You are hereGive Me This Mountain (a review)
Give Me This Mountain (a review)
“Now for the first time the founding story of fulfilled Bible prophecy is told. From its roots seventy years ago in West Virginia to its breakthroughs in biblical renewal today – all across the world”.That is the first two sentences from the back cover of the Tim King book, “Give Me This Mountain”, a 195 page light reading. The book is a casual look at the development of Max King’s eschatological perspective and how that perspective has influenced what many now know as “preterism”.
Please allow me to give some background on the people involved in this book and review.
Roderick Edwards – That’s me. I’ve been a Preterist since 2001 and have been a columnist for PlanetPreterist.com since 2002.
Max King – Pastored several Church of Christ congregations since the 1950s but is best known for his eschatological (preterist) perspective, first expressed in the early 1970s. (See the book, The Spirit of Prophecy)
Tim King – A son of Max King and also had pastored in the Church of Christ, but is best known for taking the helm of Presence Ministries Int’l & developing the “Transmillenial™” perspective. Tim King is also the author of the book under consideration – “Give Me This Mountain”.
At first, I was resistant to the proposal on the back cover of the book. I mean the book seemed to be crediting Max King with the “founding” of the fulfilled Bible prophecy perspective. But then I weighed my hesitation with some other factors.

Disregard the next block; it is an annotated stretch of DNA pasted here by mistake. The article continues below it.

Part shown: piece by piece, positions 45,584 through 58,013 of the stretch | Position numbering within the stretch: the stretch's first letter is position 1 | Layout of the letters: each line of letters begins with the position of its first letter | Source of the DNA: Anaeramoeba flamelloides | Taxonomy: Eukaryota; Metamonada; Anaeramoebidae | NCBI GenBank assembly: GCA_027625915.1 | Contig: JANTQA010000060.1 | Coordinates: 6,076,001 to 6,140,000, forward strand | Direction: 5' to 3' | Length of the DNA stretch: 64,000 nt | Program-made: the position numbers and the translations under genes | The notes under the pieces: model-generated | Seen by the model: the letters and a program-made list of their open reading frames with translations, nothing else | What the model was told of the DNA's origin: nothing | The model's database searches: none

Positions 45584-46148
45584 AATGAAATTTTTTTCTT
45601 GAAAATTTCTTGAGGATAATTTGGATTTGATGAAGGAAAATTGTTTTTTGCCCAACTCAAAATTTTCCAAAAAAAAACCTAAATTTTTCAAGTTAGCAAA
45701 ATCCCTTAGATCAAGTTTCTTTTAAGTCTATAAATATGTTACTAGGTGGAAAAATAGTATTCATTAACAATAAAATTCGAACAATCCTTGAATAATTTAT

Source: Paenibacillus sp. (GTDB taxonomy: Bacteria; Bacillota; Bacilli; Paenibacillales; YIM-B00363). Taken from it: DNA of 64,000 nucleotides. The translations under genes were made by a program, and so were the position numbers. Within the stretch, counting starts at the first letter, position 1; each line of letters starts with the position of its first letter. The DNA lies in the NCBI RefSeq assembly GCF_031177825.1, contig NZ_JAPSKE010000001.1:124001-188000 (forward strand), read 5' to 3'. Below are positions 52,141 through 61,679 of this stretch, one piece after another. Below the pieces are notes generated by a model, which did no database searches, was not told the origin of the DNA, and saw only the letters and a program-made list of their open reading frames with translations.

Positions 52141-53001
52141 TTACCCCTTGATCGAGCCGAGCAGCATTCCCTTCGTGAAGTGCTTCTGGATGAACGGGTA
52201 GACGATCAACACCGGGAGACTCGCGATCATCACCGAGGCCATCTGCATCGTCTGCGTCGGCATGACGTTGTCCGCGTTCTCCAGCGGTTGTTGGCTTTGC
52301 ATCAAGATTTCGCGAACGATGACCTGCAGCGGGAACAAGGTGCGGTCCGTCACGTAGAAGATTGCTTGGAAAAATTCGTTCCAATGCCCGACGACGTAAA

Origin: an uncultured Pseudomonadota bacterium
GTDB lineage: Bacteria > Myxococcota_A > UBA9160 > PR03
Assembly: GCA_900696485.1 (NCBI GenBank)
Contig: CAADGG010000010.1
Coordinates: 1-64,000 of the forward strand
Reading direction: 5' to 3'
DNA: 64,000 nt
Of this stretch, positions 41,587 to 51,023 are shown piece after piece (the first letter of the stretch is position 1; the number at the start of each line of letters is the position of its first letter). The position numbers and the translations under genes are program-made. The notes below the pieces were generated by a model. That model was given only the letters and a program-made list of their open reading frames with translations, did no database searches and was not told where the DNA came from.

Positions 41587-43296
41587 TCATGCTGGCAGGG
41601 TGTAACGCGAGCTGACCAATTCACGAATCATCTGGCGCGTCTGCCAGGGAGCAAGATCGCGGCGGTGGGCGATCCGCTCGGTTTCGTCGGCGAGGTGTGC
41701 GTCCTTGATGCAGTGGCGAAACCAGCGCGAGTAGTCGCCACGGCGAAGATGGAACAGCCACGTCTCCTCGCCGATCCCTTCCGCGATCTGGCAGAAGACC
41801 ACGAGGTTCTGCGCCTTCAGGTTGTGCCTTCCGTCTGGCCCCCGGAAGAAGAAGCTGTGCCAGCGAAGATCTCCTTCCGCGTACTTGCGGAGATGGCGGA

1) The author of the book is the son of Max King and to Tim King who was there as his father appeared to be the only man proposing this perspective it must seem like Max King “founded” this view.
2) We credit people throughout history as “founding” something although they were merely substantial contributors. Take for example how we say Christopher Columbus founded America when he had never actually set foot on main land North America much less even realized he was in America. Also consider theologians such as Martin Luther who we often credit with first espousing “justification by faith alone” even though others preceded him by hundreds if not thousands of years in espousing this seemingly obvious biblical perspective. And also consider John Calvin from whom the term “Calvinism” is applied. Calvin was not even present (he was dead) at the “founding” of the so-called TULIP (five point) response to the Arminian proposition as delivered at the Synod of Dordrecht 1618-19.